From Samos to Patmos in this huge ferry ship is like on a cruise, and you can relax watching the waves, the beautiful Aegean Sea and even the sunset! By 630 pm we finally reached Patmos!

 

The Map of Skala Town: But you can never get loss in this tiny town!

 

   

    The Harbor of the Town of Skala

Church of Agios Phokas facing the Port

Patmos! Patmos!

So finally we reached Patmos, the island where John was exiled and receive the Revelation. It was an emotional experience as we physically treaded on this island. On this island, the glorious Risen Lord appeared to John! No wonder the Greeks call this island the Jerusalem of the Aegean Sea.

 

The Map of Patmos: Note the town of Skale and Hora (Where the Monastery of St John is located)

               The Docecanese Islands: Patmos (upper left corner) is one of the 12 beautiful Aegean islands here. Insert upper right is the map of Greece
                   

                      Patmos sea front

 

 

The Skala town as viewed from St John Monastery

Note the brown St John Monastery at the left, surrounded by the town of Hora. Beneath is the Skala Town.

 

It was getting dark as we landed in Patmos. The ferry made a very brief stop only at Patmos, perhaps less than 10 minutes, I told BJ we could take our time to get out, so as we ‘slowly’ walked down the stairs to the exit we were surprise to learn that we were the last to get out! If we tally for another few minutes, the ferry would have left Patmos with us still in the ship! Then we would have big problem!

Even though it was already dark, many shops in the harbor town (the name of the town is Skala) were still open and there were some tourists wandering around, I went to ask a shopkeeper how to get to Skala Hotel (I have earlier booked a room in that hotel through internet) and was glad to know that it was just 5 min walk away!  This is a nice hotel, as we entered the dark entrance suddenly the light was on! We learned that the hotel uses automatic on-off lighting for the corridors too. Apparently they did this to save energy (cut cost) for in this time of the year,  (winter is approaching), there are very few tourists. So you have to walk by faith here in this hotel – I mean, you have to walk straight into the dark corridor believing that the light would be turned on automatically just when you need it! And thank God it worked every time!

This is a family style hotel; the room is not that big but is sufficient for two of us, clean and simple. After settling down we went to the town (just a few streets) for a walk, many shops still open, quite a number of restaurants there, apparently because there is a cruise ship here staying until late night. Many of the passengers of the cruise ship were enjoying themselves here in the relax atmosphere.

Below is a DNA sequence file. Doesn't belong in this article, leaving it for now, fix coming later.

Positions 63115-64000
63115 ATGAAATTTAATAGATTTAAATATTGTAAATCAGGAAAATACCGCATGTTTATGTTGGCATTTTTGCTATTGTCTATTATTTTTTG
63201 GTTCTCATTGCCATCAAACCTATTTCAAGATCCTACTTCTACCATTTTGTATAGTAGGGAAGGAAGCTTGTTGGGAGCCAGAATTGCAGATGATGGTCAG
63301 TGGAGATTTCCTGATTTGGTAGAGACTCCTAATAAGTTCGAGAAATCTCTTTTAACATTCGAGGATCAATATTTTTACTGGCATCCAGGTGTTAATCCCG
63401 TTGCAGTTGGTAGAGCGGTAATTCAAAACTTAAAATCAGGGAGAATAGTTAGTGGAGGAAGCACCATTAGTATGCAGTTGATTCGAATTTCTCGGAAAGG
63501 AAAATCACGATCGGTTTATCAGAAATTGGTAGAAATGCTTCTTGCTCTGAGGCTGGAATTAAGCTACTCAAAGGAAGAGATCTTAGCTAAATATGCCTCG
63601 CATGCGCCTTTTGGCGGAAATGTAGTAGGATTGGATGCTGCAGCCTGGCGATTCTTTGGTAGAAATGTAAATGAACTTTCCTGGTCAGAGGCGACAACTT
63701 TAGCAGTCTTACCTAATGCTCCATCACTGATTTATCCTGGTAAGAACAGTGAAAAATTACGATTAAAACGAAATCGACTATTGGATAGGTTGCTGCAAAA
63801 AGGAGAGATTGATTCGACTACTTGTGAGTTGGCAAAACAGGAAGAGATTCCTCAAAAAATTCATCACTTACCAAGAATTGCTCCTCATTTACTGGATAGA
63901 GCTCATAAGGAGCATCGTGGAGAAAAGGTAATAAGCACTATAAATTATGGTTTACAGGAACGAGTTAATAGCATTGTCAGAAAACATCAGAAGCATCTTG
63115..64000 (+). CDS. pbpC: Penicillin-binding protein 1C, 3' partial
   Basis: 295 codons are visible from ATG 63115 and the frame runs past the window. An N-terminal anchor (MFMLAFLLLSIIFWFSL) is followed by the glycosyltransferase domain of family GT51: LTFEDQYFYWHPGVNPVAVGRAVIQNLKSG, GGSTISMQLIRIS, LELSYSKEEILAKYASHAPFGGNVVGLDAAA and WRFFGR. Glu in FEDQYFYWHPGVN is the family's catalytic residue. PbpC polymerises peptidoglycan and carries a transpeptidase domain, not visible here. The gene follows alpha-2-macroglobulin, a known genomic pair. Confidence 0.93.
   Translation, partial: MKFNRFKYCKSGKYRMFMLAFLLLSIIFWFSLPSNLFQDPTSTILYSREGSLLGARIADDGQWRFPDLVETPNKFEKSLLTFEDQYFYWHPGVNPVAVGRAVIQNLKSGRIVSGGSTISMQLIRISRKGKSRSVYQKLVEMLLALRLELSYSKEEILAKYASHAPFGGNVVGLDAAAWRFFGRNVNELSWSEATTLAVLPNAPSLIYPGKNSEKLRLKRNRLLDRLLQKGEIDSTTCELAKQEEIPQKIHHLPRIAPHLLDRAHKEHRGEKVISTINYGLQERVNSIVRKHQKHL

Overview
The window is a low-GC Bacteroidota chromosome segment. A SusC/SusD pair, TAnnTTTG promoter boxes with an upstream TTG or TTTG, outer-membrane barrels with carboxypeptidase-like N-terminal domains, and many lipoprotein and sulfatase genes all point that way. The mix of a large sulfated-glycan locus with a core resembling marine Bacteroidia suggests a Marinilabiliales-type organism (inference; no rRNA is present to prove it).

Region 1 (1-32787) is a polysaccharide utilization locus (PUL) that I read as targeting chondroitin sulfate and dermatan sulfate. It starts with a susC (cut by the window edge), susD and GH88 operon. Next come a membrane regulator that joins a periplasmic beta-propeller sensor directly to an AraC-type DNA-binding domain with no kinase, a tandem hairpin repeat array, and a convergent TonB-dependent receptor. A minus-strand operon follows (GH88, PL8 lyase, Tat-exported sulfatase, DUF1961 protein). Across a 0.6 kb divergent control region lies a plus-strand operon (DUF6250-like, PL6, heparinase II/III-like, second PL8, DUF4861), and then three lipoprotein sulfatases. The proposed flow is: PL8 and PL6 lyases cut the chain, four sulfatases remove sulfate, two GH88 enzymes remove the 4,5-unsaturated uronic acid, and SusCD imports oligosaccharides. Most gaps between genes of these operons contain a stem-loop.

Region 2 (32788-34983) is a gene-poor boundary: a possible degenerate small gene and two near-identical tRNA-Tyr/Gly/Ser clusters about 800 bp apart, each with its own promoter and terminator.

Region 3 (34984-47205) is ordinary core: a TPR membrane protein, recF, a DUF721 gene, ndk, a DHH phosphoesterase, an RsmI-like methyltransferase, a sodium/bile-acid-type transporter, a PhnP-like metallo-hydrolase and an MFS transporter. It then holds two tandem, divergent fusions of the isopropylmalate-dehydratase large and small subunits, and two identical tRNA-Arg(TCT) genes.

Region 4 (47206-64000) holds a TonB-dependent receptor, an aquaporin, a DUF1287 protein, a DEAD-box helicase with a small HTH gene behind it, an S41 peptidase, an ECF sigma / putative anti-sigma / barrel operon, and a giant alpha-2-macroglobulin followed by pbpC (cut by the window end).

A visit to the Monastery of St John 

The next morning we woke up early and found the balcony of the hotel an excellent place for personal devotion. The sea is just less than 100 feet away and from our room, which is on third floor, we had an excellent view of the sea. We can see the breathtakingly beautiful sunrise! The place was cool, with birds singing around, and now and then church bells ringing in the midst of the quiet atmosphere. It was heavenly! As we prayed, a dove came, like bringing the anointing of the Holy Spirit. Oh, it was easy to pray and meditate while in Patmos Island.

We were thankful to the Lord for bringing us here. It is not easy to get to Patmos from Turkey. We were on our own once we left Kusadasi port, and I had to depend on the information obtained from internet regarding the time schedule of the ferry – our local Turkish guide knew nothing about from Samos to Patmos! Since every day there is usually only one scheduled ferry service between Patmos and Samos, and also between Samos and Kusadasi, we had to plan carefully least we got ‘trapped’ in Samos Island for additional day. Our plan was to stay two nights at Patmos for prayer and meditations.

There were very few guests in the hotel and the breakfast served was simple but sufficient. After that we went for a morning walk, I was anxious to get the return ferry ticket first. However, when I stopped over a travel agent to ask for ticket for ferry back to Samos tomorrow, I was told that there is no ferry to Patmos tomorrow; the only one is today’s afternoon. I was surprised and disappointed – that means that we have to leave Patmos this afternoon! We certainly do not want to leave so soon!

But by now I have already learned that you don’t just take the agent’s word, for according to the information I obtained from internet there should be a GA Shipping Line’s ferry back to Samos tomorrow. So I went around to look for the sign of GA Shipping, and thank God it was just some walk away. So we managed to get the ferry tickets to Samos tomorrow, at a cost of 9.5 Euros each.

We decided to visit the famous Monastery first and on the way downhill to visit the Cave of Revelation. The Monastery of St John, built on top of a 200-meter hill, dominates the landscape of Patmos. While we were in a shop earlier the friendly shopkeeper told us that one could walk up to the Monastery using the donkey path, and it would only take 20 plus minutes. But looking at the distance, we felt that it would be too taxing for us to walk up the hill. So we decided to take taxi, the charge was 15 Euros for sending us up to the Monastery, wait for us for 1 hr or so and then send us downhill to the Cave of Revelation. It is expensive, for the drive up to the Monastery took less than 10 minutes, but I suppose they have to make a living, few people use taxi here!